Seven weeks ago our Android app, which blocks malicious tracking and malware, was banned for the second time by Google. Our appeals to date have been denied and Google refuses to explain their decision, other than to say that our app won’t be allowed if it interferes with any ads; even ads that contain malware and steal your identity.
Obviously Google’s ban wasn’t great news for us, but we’ve been amazed by the support from our community: over 100,000 people installed our products in the first 48 hours after the ban and we’re now averaging about 100,000 installs per week. Also, the ban inspired a bunch of great press coverage, which highlights larger concerns about Google’s growing power.
Google is in such a dominant market position on mobile, that their decision to ban legitimate apps from Android amounts to Internet censorship. Over 84% of total smartphones shipped in Q2 2014 run Android and the Play Store accounts for most consumer Android app discovery and distribution. While our banned app is available for download via our website and others have uploaded our app to alternative app stores, Google has intentionally made distributing and monetizing apps outside the Play Store overly difficult, which is the subject of an active anti-trust investigation in the European Union.
With so much control over consumer Android app distribution, Google has a responsibility to police the Play Store on behalf of users. But the choices Google makes about what apps are banned and allowed appear in many cases to be dangerously anti-user.
For example, malware infected Android apps in Play have nearly quadrupled in the past few years. At the same time many popular privacy apps including ours have been removed. In our case, Google justified the removal because we interfere with some ads. Yet they allow dozens of apps in the Play Store whose stated purpose is to block ads, but are either not effective, have low ratings, or require users to root their devices. Meanwhile, our app does what it claims to do (protects users from malware and malicious tracking that are sometimes distributed through ads) and was rated 4.2 stars by 162 reviewers prior to being banned.
It’s not surprising that Google’s concerned about popular and effective apps that interfere with their ad revenue, which accounts for pretty much all of the estimated $66 billion they’ll generate this year. Even a small dip in the price of their ad units significantly threatens Google’s bottom line. But to protect their profits, Google is denying Android users the ability to control their own devices and to protect themselves. This is especially dangerous considering that malware was spread through billions of ads last year and that malvertising attacks grew by 200% in 2013.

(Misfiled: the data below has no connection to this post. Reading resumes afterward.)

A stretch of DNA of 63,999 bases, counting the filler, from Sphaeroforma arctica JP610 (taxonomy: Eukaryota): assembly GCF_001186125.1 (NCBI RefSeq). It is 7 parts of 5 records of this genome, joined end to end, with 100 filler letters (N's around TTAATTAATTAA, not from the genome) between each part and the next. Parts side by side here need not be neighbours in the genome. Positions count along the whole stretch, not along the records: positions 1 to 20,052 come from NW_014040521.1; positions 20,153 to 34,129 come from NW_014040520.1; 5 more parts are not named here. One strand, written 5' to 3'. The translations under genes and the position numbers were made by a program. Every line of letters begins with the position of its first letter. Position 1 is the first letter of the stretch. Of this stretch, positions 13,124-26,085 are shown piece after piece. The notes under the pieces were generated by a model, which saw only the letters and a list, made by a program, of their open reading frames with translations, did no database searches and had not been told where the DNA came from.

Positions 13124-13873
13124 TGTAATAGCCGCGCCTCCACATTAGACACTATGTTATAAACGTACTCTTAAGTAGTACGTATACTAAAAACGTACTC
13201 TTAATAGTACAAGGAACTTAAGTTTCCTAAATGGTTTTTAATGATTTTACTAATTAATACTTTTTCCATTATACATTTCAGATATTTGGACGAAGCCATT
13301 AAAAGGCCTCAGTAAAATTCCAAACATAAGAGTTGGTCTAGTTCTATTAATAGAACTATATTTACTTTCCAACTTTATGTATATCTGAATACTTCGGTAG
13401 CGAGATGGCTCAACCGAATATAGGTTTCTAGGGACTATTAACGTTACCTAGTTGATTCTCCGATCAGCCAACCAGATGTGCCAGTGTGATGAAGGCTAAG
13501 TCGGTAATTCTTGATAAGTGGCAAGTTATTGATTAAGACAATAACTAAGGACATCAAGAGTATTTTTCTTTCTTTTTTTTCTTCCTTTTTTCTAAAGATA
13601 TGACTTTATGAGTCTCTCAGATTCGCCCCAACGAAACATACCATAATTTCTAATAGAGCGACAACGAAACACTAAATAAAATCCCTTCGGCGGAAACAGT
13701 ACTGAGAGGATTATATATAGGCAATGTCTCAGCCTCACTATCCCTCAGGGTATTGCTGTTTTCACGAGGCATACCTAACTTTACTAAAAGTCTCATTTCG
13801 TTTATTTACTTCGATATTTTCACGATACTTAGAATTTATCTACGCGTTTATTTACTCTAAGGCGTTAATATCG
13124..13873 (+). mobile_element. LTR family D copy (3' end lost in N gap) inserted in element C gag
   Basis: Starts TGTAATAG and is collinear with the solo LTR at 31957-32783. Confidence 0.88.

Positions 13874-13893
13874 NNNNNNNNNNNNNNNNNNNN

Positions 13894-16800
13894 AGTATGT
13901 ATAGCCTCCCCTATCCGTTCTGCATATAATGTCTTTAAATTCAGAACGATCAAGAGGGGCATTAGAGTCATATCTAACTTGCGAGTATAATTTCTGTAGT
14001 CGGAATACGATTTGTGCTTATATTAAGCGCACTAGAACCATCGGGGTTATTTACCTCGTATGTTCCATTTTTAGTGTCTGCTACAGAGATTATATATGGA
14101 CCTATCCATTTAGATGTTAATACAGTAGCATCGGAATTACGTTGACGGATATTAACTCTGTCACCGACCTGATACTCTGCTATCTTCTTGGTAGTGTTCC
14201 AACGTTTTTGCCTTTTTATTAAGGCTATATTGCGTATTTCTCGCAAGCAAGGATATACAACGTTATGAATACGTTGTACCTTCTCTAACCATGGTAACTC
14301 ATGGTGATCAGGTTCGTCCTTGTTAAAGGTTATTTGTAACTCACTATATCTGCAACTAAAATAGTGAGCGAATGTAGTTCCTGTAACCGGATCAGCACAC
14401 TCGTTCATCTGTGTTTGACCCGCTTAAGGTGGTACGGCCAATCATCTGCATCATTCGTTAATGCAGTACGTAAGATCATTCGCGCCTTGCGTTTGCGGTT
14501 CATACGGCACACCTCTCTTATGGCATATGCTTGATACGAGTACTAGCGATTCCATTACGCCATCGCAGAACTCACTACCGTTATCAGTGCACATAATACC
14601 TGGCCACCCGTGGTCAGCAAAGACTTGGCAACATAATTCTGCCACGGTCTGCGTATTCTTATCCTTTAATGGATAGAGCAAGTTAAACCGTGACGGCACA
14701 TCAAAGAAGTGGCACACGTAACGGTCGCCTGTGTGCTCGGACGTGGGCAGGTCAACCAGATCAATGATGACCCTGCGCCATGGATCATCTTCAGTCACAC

Ironically, at the same exact time that Google was kicking our app out of Play, Google’s own advertising network was hacked (again) and used by criminals to distribute malware to millions of users—an attack our app protects against. In fact, Google’s ad network has been used to distribute malware on many occasions, which is why in May the U.S. Senate warned Google to clean up their ad network or face legislation that would make Google liable for the hundreds of thousands of identity theft incidents that result from malvertising each year.
Unfortunately, Google’s response to this warning seems to be: not only will we not clean up our act, but we won’t allow apps in Play that provide a meaningful solution to the growing threat of malvertising. This position is unacceptable and will hopefully inspire regulators in the U.S. and elsewhere to get involved and protect consumers from Google.
In the meantime, we’ve been asking ourselves what we can do to get Google to re-commit to their mission of doing no evil. We’ve got a few ideas, but before moving forward we’d love to hear what you think. Please take this one question survey to let us know your thoughts on the best way to draw attention to Google’s actions.
Thanks for your support!
Posted by Casey Oppenheim